‘So now we’re in the present day and this is the stuff I’ve been listening to in the past few years. I didn’t actually know that much about Harry Nilsson, I have a few friends that are into him but I just couldn’t get my head around him, he was too drama school sounding. ‘Me and My Arrow’ was the song that was the way into Harry Nilsson for me, especially with the next Insecure Men record - which is written but hasn’t been recorded - it’s heavily influenced by his songwriting.
“I love the melody along with this great chugging beat, it’s something that’s been put together in a Beatles sort of way, understated and simple, but sweet. With Harry Nilsson it’s more about the music than the lyrics; it’s playful and has that children’s music quality to it, which in the last few years I’ve been getting in to, music that can be appreciated by both children and adults. It has a warped fairground feel that I’ve taken from him and tried to put into my music.”
“I’ve been listening to a lot of classical music in the past few years, looking for space and peace of mind. I heard about this track by reading a list of Tom Waits’ favourite songs and everything about it is amazing. I love the idea of how it’s a piece of music that had been written down and therefore performed a bunch of different times in a bunch of different ways. I loved the concept of the piece too, how it’s the orchestra on The Titanic that’s still playing.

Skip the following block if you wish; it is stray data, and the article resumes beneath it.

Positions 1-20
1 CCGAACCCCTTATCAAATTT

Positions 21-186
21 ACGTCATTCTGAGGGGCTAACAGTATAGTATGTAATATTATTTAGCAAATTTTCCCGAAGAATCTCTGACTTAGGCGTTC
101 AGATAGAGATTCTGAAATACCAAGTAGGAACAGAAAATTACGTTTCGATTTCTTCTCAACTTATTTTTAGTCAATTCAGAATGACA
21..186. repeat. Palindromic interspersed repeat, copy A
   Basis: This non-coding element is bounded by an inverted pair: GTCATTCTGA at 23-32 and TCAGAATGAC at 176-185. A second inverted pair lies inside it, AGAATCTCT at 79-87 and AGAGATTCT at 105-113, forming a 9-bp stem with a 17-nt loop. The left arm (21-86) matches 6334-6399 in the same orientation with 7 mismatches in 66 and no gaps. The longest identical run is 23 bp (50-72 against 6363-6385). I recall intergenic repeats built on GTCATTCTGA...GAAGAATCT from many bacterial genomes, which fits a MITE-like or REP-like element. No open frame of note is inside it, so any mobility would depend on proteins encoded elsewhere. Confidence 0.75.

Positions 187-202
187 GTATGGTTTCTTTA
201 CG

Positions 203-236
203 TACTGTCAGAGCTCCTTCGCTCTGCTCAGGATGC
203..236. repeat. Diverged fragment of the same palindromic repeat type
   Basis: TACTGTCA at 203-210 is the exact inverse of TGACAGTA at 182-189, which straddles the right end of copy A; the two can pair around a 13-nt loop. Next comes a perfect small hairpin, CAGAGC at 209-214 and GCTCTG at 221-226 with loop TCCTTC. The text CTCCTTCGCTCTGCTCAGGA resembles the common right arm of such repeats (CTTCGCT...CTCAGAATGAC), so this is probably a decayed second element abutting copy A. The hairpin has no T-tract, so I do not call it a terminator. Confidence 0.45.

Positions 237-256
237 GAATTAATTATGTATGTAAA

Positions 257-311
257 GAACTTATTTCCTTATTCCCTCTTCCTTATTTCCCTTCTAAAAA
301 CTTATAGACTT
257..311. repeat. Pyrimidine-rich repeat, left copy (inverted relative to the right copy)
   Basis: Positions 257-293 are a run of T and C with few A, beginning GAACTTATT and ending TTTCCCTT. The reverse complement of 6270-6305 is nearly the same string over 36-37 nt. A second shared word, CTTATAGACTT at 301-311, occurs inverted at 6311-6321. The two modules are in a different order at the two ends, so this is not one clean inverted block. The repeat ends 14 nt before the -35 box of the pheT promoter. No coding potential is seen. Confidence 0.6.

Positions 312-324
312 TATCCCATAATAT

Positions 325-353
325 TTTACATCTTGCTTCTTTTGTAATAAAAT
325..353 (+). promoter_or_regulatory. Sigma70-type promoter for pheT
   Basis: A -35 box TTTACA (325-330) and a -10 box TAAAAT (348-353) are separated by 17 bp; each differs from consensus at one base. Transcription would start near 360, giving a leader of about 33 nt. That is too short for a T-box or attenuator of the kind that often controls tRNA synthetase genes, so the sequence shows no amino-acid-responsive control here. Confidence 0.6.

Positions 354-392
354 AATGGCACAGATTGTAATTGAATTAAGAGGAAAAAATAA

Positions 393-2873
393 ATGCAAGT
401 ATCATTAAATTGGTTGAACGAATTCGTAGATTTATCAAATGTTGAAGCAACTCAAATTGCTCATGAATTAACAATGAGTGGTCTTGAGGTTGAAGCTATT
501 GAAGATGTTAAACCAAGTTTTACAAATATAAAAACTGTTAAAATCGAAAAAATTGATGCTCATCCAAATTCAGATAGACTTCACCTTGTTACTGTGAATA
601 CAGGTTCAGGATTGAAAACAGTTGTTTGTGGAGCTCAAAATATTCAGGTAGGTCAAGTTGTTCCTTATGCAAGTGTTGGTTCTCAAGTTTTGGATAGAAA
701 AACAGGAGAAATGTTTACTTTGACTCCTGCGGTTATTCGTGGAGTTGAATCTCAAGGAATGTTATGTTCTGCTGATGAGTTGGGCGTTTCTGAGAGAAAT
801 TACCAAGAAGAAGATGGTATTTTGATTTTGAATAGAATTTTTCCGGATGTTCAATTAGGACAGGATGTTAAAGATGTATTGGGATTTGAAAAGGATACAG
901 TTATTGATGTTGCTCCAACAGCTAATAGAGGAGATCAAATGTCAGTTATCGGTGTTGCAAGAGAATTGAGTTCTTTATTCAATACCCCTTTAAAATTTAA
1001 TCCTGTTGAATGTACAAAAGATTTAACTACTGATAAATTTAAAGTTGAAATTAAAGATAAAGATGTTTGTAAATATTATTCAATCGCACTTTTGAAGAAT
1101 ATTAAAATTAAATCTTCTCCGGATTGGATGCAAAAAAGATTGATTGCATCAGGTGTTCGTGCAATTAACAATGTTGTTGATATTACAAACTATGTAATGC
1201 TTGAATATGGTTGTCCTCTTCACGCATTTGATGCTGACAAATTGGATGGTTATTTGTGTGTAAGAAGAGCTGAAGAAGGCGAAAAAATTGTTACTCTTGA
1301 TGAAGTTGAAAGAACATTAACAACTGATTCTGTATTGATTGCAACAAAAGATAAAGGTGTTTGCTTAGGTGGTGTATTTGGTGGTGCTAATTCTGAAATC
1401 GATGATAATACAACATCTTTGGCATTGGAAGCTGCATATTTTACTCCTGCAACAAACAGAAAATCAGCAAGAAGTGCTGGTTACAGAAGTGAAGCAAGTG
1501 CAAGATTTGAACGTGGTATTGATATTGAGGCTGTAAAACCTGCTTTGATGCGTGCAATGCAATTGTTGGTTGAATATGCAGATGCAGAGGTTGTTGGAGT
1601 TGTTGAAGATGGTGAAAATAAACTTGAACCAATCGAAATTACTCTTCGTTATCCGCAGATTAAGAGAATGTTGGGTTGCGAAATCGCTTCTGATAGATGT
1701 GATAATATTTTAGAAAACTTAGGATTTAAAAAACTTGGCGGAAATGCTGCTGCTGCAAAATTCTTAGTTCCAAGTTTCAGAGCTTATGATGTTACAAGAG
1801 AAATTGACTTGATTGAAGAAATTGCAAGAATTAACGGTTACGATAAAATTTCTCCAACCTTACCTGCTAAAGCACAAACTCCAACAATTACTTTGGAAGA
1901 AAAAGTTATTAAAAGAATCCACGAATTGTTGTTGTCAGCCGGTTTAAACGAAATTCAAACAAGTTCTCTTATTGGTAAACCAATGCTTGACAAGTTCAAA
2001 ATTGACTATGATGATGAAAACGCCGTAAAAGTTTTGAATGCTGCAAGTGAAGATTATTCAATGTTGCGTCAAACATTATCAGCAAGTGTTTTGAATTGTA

“It’s very meditative but interesting. A lot of that music can be quite boring but this has a fun, strange, outsider quality. Some of Bryers’ sounds can be pretty horrible, he did that Portsmouth Sinfonia thing, which is this orchestra playing all of the most famous pieces of classical music but no one could play, and even though it sounds like shit, I love it because it’s so funny. There’s a weird element to everything he does and it seems to have a foot in some other strange world.
“I’m still writing two minute, Television Personality style songs but epic works like ‘The Sinking of The Titanic’ make you aim for something a little broader and richer, so in that way he’s been a big influence, that I’m only just really getting into. Gavin Bryers is the first composer where I’ve devoured everything that he's done. I’ve heard other pieces of experimental or classical pieces before, but I’ve never really been a fan of one particular person and listened to everything they’ve done.
“When I used to think of classical music I would think it was this unapproachable, higher art that I wasn’t educated enough to understand, but Gavin Bryers has opened up that world to me and now I’m finding different people that I like all the time. It’s become a new obsession of mine, this world of weird experimental composers.”